- Did the operator have prior experience, and if so, how important was it?
- How effective was the marketing training?
3. What factors motivated this franchise investment?
There are plenty of franchise opportunities out there. Ask why they invested in this franchise and whether the decision to do so was a good one in hindsight.
4. What support does the franchisor provide?
Franchisor support is foundational for your success. Franchisors love to say that as a franchisee in their system “you are in business for yourself, but not by yourself.” Ask the current franchise owner how much this rings true. Opening the store is only the first stage of the business, but providing solid support and feedback is perhaps more important in the long run. Does the franchisor only care about its royalty payment? Or are they interested in your long term success?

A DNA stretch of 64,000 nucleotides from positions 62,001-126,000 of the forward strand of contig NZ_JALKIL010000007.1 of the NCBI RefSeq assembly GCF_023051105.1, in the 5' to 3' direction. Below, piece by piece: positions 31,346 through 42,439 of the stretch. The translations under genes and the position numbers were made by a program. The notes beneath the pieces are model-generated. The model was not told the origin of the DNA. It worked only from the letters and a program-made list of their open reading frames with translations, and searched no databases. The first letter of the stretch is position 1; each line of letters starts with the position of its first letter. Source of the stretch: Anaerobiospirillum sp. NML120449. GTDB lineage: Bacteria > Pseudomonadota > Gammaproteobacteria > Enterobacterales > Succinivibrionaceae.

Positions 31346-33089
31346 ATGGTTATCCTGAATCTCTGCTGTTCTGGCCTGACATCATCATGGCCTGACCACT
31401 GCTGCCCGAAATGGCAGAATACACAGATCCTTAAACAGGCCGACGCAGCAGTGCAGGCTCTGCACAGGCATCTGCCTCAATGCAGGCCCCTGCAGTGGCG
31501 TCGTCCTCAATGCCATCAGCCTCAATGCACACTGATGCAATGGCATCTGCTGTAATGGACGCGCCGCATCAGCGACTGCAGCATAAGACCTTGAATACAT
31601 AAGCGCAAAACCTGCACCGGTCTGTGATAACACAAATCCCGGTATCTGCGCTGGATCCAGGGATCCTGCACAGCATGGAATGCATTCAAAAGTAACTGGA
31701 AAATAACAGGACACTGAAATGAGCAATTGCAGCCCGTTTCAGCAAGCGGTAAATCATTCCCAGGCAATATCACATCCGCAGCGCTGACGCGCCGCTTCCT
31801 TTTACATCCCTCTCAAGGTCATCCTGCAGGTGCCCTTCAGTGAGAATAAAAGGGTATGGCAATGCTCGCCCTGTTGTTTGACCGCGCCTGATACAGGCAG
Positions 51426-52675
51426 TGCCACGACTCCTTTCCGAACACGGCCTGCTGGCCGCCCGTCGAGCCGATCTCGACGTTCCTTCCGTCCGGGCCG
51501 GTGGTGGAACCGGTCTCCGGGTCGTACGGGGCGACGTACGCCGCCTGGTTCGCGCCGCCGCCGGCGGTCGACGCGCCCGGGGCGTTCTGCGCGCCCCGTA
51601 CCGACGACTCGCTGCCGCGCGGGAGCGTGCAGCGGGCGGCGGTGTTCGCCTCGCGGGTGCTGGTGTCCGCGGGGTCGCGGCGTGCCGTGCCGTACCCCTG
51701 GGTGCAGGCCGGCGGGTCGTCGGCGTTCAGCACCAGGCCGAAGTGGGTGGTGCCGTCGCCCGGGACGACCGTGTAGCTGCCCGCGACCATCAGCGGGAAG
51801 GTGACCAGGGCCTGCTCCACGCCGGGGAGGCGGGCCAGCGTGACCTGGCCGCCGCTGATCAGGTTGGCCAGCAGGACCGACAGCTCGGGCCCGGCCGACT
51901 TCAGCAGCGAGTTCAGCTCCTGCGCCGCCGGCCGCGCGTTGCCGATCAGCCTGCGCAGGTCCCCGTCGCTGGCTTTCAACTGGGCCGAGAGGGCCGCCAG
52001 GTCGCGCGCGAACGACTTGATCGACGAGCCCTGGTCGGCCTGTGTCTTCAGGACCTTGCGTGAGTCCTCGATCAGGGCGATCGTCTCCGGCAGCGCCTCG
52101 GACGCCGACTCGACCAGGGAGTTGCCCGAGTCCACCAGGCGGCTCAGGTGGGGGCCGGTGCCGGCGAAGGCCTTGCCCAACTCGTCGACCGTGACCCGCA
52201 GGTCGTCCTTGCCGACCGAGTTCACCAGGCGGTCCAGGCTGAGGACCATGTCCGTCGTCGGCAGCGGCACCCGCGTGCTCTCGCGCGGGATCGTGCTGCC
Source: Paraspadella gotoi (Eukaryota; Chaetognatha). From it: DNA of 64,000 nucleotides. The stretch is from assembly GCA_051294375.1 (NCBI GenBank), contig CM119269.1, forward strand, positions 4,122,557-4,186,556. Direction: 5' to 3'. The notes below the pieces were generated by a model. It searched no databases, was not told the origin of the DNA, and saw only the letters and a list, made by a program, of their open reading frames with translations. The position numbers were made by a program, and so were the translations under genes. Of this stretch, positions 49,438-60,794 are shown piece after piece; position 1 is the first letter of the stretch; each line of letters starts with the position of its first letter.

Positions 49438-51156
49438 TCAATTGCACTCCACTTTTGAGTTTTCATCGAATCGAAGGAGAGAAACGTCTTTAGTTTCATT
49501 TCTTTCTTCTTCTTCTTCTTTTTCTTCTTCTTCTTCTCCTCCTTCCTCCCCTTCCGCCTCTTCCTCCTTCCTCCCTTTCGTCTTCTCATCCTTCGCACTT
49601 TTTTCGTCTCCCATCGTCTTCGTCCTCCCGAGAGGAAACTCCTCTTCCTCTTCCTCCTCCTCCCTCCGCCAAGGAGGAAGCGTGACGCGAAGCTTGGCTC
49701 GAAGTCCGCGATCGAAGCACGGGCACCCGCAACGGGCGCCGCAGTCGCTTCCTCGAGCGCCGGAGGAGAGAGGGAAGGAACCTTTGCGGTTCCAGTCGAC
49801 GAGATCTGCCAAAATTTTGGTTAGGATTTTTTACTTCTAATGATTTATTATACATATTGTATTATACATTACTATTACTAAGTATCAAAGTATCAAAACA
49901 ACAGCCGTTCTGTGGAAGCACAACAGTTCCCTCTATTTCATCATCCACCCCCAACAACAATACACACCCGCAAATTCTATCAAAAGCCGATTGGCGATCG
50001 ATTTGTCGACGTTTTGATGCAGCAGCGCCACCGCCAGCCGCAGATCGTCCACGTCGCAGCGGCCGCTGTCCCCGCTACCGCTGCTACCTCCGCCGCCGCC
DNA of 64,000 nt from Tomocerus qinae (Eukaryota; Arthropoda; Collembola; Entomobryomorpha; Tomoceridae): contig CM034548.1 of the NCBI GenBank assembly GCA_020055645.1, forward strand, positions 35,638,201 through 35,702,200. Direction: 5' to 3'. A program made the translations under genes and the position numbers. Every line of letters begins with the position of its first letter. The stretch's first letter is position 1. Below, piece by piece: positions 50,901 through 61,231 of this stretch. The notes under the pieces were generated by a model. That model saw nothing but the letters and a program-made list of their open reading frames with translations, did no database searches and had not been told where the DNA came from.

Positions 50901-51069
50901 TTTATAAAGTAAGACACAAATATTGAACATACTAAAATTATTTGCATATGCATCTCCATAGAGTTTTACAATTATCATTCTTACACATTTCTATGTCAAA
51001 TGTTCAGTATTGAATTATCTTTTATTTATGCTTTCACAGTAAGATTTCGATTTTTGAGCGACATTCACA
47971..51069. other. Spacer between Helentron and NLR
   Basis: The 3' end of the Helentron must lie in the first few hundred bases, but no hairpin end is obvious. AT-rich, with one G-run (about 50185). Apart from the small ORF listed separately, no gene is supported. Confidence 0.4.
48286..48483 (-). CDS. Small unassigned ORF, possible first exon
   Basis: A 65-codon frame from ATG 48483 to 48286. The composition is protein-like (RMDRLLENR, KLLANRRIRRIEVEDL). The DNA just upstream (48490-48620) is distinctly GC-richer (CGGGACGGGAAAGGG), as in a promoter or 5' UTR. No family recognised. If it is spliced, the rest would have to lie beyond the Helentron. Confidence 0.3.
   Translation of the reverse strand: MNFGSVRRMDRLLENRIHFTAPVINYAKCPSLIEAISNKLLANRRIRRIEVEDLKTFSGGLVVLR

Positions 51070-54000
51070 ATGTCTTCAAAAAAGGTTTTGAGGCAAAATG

5. Have your earnings met your expectations?
This is a good gauge question. However, be careful because your expectations and theirs can be wildly different. Make sure your understand what they expected and how it has played out now that they have perspective.
6. How much do you work?
Knowing your work schedule as the owner is a critical component of your investment decision. Its common to work long, hard hours in the first year of operation. If the owner has been operating for several years, ask when they felt comfortable letting up and having staff take over more day-to-day tasks.
If your goal is to be an “absentee” owner than you will need to know the extent that is possible in the franchise system you are exploring. There is no better way to know
7. Are you happy as an owner of this franchise?
This is one of the most important questions to ask. Be sure to ask why they do or don’t feel happy with their decision to become a franchise owner. There is no such thing as a perfect franchise, but generally, owners should feel confident in the brand and their investment.
Probing questions to ask a current franchisee
8. Do you have any specific problems with the franchise?
Ask about issues, whether they be support, communication, territory or sales related. Many problems can be a sign of a
9. What is the least favorite aspect of running this franchise?